The other side of the clocks, you can see cheap glass used to repair the leadlight

I first took a close look at the windows in August 2009, and noticed that four of the the original leadlight panels had been replaced with plain glass.

Four panes of plain glass have replaced the original leadlight panels

But by April 2010 they had been repaired.

Under the clocks by twilight

Which is easier to see in this photo from April 2012.

Flinders Street Station leadlight, 9 April 2012 (Photo by Maksym Kozlenko, via Wikimedia Commons)
Photo by Maksym Kozlenko, via Wikimedia Commons

But by June 2017 another pane of plain glass had reappeared.

Scaffolding covers the main entrance of Flinders Street Station

Scaffolding then covered the station.

Banner promoting the Flinders Street Station upgrade project at the main station entrance

With the plain glass disappearing along with the scaffolding a few months later.

Repair work on the steps at Flinders Street Station

Leaving the leadlight windows looking the best they ever have.

Restored leadlight windows above the clocks at Flinders Street Station

So how many times have the windows been broken in the past, and is any of the glass original?


In July 2009 Neos Kosmos talked to Arthur Andronas, director of Andronas Conservation Architecture, who has been involved in earlier restoration works at Flinders Street Station.

Over the past 25 years, we have had the opportunity to conserve a great number of historic buildings, including The Block Arcade, ANZAC House, Newman College at Melbourne University designed by Walter Burley Griffin (the man who designed Canberra) and the stained glass at Flinders Street Station (above the clocks).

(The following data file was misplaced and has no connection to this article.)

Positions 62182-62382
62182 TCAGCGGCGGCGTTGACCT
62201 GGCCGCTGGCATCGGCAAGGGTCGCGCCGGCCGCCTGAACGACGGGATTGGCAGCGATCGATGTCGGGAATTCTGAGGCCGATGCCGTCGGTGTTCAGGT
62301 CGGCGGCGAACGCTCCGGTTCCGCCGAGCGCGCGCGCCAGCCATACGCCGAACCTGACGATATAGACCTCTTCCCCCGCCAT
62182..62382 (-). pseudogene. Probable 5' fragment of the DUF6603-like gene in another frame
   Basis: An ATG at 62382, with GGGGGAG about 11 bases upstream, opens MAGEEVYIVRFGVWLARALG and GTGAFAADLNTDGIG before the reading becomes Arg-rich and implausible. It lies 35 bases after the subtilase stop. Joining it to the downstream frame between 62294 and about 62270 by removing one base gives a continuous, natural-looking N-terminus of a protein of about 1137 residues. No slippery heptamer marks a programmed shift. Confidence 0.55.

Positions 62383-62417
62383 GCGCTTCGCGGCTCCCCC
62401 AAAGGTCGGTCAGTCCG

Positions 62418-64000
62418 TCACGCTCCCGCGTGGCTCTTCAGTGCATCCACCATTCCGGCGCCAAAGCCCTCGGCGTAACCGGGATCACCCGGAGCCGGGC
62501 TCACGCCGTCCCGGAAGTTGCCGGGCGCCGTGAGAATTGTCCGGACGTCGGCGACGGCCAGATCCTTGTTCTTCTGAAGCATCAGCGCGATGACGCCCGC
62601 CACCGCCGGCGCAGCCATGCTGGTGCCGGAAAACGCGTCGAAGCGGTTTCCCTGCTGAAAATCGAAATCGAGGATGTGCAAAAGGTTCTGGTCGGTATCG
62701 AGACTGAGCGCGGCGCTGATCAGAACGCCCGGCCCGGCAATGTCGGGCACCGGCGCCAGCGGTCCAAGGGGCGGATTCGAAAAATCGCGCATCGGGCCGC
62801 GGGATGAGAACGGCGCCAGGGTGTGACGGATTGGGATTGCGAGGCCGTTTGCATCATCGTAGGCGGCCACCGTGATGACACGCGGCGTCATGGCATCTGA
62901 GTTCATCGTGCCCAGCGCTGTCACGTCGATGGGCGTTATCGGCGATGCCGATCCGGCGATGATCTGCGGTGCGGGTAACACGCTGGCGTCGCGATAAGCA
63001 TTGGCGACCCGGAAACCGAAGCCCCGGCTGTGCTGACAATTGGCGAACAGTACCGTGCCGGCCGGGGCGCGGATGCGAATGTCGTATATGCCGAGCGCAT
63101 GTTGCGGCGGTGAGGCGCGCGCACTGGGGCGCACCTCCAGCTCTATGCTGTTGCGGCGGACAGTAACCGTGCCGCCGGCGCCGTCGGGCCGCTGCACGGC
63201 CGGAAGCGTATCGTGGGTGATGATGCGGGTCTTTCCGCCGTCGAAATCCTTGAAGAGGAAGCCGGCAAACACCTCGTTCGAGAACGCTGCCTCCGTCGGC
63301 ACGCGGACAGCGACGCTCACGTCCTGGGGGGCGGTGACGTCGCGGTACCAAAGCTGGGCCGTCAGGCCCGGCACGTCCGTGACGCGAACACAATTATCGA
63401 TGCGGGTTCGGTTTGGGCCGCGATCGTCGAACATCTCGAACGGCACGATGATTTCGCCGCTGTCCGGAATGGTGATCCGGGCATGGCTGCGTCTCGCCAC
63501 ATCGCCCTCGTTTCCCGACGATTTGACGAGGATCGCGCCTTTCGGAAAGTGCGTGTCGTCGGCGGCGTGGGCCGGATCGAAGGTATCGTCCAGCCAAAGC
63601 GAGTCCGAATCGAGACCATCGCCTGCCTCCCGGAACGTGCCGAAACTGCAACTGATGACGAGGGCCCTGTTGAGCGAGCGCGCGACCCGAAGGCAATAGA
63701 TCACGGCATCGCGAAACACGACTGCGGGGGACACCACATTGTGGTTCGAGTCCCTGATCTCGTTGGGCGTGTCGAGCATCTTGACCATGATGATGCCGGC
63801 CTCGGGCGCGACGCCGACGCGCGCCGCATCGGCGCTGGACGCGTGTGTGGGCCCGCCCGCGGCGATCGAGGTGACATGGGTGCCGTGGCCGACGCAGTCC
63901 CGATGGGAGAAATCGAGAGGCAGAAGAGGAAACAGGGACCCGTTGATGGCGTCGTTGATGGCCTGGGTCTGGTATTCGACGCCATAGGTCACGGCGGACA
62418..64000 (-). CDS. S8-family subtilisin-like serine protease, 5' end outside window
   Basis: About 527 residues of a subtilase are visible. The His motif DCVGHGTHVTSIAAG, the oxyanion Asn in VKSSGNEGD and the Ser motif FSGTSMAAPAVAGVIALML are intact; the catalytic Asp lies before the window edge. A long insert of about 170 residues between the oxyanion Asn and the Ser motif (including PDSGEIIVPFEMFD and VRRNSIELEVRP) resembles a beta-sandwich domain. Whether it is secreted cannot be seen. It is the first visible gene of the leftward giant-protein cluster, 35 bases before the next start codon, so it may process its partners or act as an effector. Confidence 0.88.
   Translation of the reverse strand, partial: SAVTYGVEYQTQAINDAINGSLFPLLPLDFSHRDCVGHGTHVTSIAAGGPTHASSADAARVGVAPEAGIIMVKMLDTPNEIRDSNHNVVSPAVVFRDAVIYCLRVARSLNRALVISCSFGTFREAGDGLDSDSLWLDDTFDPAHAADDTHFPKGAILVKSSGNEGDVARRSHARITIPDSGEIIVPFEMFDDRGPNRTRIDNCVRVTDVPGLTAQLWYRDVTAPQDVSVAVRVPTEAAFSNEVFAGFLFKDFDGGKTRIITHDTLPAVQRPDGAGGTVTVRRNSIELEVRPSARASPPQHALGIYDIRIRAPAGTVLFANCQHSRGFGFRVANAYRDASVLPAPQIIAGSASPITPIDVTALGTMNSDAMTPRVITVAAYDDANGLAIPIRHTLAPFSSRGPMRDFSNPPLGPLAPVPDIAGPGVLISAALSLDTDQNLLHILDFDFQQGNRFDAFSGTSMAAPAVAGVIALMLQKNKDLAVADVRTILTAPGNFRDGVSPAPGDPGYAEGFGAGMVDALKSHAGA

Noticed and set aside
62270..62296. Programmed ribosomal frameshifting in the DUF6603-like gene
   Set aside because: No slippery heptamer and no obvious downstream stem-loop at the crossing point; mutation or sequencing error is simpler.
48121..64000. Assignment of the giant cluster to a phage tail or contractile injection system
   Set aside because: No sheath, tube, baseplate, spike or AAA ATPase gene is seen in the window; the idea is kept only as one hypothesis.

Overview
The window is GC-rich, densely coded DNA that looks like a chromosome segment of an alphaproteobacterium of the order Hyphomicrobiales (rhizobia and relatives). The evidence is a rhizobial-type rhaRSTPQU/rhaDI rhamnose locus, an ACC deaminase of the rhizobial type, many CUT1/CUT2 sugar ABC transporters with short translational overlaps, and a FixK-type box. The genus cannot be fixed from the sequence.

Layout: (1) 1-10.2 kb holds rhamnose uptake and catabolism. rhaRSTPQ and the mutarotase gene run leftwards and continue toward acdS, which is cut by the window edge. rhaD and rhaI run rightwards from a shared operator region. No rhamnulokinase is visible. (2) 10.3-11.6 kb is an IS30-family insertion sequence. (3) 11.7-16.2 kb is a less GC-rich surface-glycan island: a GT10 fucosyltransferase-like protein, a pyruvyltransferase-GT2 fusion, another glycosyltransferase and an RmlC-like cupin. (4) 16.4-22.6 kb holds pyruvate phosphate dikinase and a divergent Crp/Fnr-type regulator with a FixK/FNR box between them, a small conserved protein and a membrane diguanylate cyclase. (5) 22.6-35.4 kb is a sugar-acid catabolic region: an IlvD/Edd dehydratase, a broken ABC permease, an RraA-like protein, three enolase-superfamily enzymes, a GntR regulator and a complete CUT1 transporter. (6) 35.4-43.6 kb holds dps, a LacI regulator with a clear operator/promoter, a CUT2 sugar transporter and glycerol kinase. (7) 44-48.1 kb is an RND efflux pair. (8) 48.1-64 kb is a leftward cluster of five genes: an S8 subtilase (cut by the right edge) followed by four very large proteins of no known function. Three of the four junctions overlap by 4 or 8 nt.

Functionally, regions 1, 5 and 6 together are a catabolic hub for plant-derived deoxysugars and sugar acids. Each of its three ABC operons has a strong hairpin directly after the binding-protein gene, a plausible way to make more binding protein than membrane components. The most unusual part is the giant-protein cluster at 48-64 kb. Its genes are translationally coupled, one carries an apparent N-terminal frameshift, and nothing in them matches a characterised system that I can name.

Melbourne’s rail network emergency response vehicles

If something ever goes wrong in Melbourne’s City Loop tunnels, emergency responders need a way to get to the scene of the incident.

Siemens train in the City Loop, waiting for the platform at Flagstaff station to clear

The first problem

Walking along the tracks will take forever – each section of concrete slab track has a hole in the middle!

Signals at the east end of Flagstaff station on the Burnley Loop

So emergency trolleys were provided at each entrance to the loop, ready to be clipped together and then pushed down the tracks.

MURL emergency trolley at the Caulfield Loop portal at Southern Cross

But it’s a long way to push a trolley between stations.

Glow in the dark emergency exit signage in the Northern Loop between Parliament station and the portal

And a better solution

So in 2009 the first motorised Rail Network Emergency Response Vehicles were delivered.

Ambulance Victoria photo

The Department of Transport wrote about the new vehicles in their 2009-10 Annual Report (dead link).